Probation Violations​

Probation Violations

One form of consequence that the court may impose once a person has been convicted of a crime in North Carolina is probation.  A person on probation must meet certain requirements to satisfy the terms of probation such as paying money to the State, complete community service, completing treatment, commit no criminal offense in any jurisdiction, and or meeting with the assigned probation officer.  In order to successfully complete probation, all the terms must be met, if the terms are not met the probationer will be subject to a probation violation.

What happens when probation is violated?

Probation is violated when a person ignores, avoids, refuses or otherwise breaks the terms of probation set forth by the court.  Once a violation occurs, a probation violation report is issued, and the probationer may be subject to arrest. (NCGS 15A-1345(a)).  A probation violation hearing will be set to determine if there was a violation and if probation should be revoked.

If the probationer is arrested due to the probation violation, the probation is subject to a prehearing release to set bail for release.  However, if there are pending felony charges or the probationer has every been convicted of a reportable sex offense, the court will determine if the probationer poses a danger to the public before determining any conditions of release.  (NCGS 15A-1345(b) ).

Preliminary Hearings

A preliminary hearing is held within 7 days of a probationer being arrested to determine if there is probable cause to believe that a violation occurred.  This hearing must be heard within seven days of the arrest unless the probationer waives the preliminary hearing, or a final hearing is head first.  If the hearing is not heard within 7 days and those conditions aren’t met, then the probationer is released pending a final hearing.  This does not mean that the violation is dismissed, but that the probationer can no longer be held. (NCGS 15A-1345 (c)-(d))

If bail is set at the prehearing release and met or if there are pending charges where bail is not mandated, a preliminary hearing is not required.

Final Hearings

A final hearing is conducted before a judge in the district where the probation was imposed, where the probationer currently resides, or where the alleged violation took place.  The judge will hear evidence from both sides and the State must present evidence to reasonable satisfy the court that a willful violation occurred or that the probationer violated without a lawful excuse.  The probationer may offer evidence to the court that they were unable to meet the conditions of probation.  If this evidence is presented the court must make writing findings of fact showing that this evidence was considered. 

Probation Violation Hearing Outcomes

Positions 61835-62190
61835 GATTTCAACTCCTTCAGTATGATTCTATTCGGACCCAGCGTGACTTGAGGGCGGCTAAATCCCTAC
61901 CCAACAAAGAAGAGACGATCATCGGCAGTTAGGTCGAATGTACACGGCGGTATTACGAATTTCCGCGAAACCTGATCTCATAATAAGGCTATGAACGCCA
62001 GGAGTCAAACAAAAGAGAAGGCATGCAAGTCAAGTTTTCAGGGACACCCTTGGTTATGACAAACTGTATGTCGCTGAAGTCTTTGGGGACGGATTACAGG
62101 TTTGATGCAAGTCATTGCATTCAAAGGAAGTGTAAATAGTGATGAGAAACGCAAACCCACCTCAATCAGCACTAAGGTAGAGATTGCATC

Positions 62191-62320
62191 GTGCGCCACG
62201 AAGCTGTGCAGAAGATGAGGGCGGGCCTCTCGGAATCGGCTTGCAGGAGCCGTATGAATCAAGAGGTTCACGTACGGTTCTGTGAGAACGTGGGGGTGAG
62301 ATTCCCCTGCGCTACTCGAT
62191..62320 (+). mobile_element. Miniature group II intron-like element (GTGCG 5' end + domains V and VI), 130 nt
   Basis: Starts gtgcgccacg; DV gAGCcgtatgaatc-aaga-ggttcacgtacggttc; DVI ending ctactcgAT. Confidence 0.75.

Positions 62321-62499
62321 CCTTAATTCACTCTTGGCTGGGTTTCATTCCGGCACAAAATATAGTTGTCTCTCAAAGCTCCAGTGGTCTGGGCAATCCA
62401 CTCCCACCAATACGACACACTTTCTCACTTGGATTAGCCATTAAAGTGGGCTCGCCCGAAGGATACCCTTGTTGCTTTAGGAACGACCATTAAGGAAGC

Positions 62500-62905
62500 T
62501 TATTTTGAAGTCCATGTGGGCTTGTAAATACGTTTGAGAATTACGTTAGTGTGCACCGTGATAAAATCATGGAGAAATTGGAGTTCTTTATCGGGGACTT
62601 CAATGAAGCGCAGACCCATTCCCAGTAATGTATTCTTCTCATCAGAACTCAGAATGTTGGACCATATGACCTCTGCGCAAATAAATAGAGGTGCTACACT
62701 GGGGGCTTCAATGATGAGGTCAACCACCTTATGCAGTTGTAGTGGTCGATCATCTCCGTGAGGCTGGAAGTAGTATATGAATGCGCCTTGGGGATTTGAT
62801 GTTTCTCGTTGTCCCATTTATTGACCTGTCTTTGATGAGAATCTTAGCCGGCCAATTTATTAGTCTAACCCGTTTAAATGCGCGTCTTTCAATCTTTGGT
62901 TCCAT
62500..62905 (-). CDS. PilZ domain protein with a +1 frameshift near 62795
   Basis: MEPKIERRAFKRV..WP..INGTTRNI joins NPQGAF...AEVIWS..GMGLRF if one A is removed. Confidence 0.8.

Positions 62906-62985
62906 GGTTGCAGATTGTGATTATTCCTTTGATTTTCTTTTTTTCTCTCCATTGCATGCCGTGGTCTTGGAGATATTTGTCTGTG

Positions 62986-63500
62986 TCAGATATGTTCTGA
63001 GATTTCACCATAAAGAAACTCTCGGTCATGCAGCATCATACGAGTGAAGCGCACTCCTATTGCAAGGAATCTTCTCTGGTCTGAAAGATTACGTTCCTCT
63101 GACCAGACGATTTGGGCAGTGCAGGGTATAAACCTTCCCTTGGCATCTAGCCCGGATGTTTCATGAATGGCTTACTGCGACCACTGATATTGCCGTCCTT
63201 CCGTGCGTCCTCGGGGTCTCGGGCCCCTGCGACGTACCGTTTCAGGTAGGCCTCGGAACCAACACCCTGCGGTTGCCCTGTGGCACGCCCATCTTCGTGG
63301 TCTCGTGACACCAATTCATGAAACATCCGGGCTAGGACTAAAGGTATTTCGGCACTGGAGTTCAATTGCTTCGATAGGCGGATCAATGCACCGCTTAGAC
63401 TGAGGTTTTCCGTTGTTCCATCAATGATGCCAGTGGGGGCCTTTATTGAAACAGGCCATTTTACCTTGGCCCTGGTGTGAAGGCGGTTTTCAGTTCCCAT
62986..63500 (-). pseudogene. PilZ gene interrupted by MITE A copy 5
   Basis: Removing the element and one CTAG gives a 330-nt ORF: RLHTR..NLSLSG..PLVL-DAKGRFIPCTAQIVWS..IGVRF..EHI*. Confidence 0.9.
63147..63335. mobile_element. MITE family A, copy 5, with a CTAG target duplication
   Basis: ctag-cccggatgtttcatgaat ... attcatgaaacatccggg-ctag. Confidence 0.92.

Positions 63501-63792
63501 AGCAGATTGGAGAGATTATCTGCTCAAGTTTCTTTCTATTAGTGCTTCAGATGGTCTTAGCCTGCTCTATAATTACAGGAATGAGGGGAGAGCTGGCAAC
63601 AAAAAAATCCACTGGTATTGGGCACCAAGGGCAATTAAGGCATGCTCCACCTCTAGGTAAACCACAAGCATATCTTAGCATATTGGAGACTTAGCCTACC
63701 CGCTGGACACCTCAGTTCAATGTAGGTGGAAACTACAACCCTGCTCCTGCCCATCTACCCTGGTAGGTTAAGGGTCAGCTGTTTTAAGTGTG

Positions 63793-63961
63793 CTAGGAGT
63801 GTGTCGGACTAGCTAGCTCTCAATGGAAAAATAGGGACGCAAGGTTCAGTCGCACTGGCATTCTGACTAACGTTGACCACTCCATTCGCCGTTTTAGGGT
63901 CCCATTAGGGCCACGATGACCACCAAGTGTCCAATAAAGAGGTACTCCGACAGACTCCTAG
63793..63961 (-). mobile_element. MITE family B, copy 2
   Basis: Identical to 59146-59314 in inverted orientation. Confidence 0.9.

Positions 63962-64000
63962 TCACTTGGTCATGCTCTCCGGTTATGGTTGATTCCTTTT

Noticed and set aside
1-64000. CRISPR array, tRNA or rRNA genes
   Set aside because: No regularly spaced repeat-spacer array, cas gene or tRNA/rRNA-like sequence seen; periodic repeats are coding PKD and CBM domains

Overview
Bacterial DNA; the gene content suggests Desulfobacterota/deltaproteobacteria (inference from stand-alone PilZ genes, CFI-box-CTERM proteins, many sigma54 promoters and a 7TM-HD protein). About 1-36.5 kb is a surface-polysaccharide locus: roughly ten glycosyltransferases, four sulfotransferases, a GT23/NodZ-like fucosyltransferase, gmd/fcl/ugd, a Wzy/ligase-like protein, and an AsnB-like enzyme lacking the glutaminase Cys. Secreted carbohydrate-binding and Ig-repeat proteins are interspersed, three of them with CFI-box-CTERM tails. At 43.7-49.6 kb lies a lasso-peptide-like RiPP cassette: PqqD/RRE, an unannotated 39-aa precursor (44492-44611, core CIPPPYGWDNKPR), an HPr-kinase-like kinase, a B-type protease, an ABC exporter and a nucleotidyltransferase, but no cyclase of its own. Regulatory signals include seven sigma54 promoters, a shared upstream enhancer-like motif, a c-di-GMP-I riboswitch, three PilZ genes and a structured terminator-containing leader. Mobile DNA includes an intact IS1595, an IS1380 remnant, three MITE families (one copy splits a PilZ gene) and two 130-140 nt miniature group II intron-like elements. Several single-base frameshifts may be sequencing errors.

Once a violation has been determined, there are a number of outcomes that may occur.

  • Continue probation with no change.
  • Modification: The court may modify the terms of the probation, which includes adding terms to the current probation conditions.
  • Extension: The court may continue the conditions of the current probation in the one of the following manners:
    • Extensions under NCGS 15A-1344(d): This extension can occur any time prior to the expiration of the current probation conditions for good cause.  A violation does not have to occur.  The probation can be extended for up to 5 years.
    • Extensions NCGS 15A-1343.2 This extension can be used to extend the probationer’s period of probation by up to 3 years beyond the original period of probation, including beyond the five-year maximum, if all of the following criteria are met:
      • (1) The probationer consents to the extension;
      • (2) The extension is being ordered during the last six months of the original period of probation (note: if probation has previously been extended, the offender is no longer in his or her original period of probation); and
      • (3) The extension is necessary to complete a program of restitution or to complete medical or psychiatric treatment
    • Termination: The court may terminate probation any time based on the conduct of the defendant and the ends of justice.
    • Contempt (S. 15A-1344(e1)): The court may hold the probationer in contempt if a willful violation is proven beyond a reasonable doubt.  This carries up to a 30-day jail sentence.
    • Revocation: If the court revokes the probation, the suspended sentence is activated typically in the same form it was entered by the sentencing judge.

Keep in mind that you have rights and options while on probation.  A Criminal Defense attorney experienced in probation violation hearings can help you understand your rights and navigate they system to avoid further penalties. Call the Law Offices of Anna Smith Felts, PLLC to zealously represent you in a probation violation hearing by calling 919.834.3790.

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